Have a sweet tooth? Cupcakes. Chocolate. Ice cream. These sweet treats are certainly delicious, but they’re best eaten in moderation. Sugar is the main ingredient that makes these foods extra tasty. Unfortunately, too much of this ingredient is harmful to our bodies, including our heart.
According to a study published in JAMA Internal Medicine in 2014, a diet high in sugar can raise a person’s risk of dying of heart disease. Even if your weight is in a normal range, you can still be at a higher risk because of your sugar-heavy diet. In this study, people who consumed 17 to 21 percent of their calories from this ingredient had a 38 percent higher chance of dying from heart disease compared to people who only had 8 percent of their calories coming from added sugar. The more sugar a person consumes, the higher the odds are for him or her to die from heart disease.
Most adults in America consume around 22 teaspoons of added sugar in their daily diet, which is well over the recommended amount. According to the American Heart Association, most women should consume no more than 6 teaspoons of sugar per day, and most men should consume no more than 9 teaspoons of sugar per day.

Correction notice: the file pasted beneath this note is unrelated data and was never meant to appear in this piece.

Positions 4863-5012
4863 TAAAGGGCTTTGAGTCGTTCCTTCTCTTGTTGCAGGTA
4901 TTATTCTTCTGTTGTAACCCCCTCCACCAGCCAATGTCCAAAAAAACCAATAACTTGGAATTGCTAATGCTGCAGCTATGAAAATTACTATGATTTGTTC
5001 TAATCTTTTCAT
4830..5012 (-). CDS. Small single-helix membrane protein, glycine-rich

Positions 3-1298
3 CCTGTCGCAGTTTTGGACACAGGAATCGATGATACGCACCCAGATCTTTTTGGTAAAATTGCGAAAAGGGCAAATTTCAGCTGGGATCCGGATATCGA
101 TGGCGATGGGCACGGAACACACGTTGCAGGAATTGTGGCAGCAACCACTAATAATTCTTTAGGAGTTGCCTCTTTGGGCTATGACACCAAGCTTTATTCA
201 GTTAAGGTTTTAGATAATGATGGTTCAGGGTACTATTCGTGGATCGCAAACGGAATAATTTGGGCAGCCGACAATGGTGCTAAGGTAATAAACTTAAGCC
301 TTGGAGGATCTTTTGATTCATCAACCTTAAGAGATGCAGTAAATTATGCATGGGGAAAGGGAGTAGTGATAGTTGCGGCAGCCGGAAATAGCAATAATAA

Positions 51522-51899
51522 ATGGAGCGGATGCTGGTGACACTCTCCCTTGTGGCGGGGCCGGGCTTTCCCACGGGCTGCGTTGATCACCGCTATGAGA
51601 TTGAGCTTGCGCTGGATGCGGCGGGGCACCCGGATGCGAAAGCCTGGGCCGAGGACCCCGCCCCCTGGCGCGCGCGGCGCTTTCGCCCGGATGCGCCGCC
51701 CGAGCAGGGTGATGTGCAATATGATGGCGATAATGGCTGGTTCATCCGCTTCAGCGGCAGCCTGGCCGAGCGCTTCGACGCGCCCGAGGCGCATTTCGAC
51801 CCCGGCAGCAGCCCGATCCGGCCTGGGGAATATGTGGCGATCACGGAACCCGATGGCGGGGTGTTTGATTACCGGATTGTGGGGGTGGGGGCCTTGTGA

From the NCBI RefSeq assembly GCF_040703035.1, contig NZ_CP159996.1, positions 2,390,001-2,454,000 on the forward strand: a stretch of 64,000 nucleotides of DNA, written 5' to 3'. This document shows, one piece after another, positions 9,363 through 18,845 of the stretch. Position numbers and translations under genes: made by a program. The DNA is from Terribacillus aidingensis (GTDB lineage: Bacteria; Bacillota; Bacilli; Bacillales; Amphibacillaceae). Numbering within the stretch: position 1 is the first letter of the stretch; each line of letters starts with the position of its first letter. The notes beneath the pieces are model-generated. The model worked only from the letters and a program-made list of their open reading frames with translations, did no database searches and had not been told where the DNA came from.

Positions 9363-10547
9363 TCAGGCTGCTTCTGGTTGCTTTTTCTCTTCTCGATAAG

It’s easy to consume excess sugar in today’s world. Much of the packaged food out there is processed and made with added sugars. Some foods known for their high sugar count include: soft drinks, candy, cakes, cookies, donuts, bagels, fruit drinks, waffles, cereals, sports drinks, ice cream, sweetened yogurt, pies, pastries, and more.
When people consume too much added sugar, they also risk gaining weight, raising their blood pressure, and developing Type 2 diabetes. These high-sugar foods are usually devoid of quality vitamins and minerals, as well.
It’s OK to have these foods in moderation, but for daily sweet cravings opt for fruit instead.
If you currently have heart disease and are looking for a cardiac surgeon, Dr. Peter Mikhail performs mitral valve surgery and aortic valve surgery in the cities of Tampa, Clearwater and New Port Richey in Florida. To book an appointment, click here or call 727-312-4844.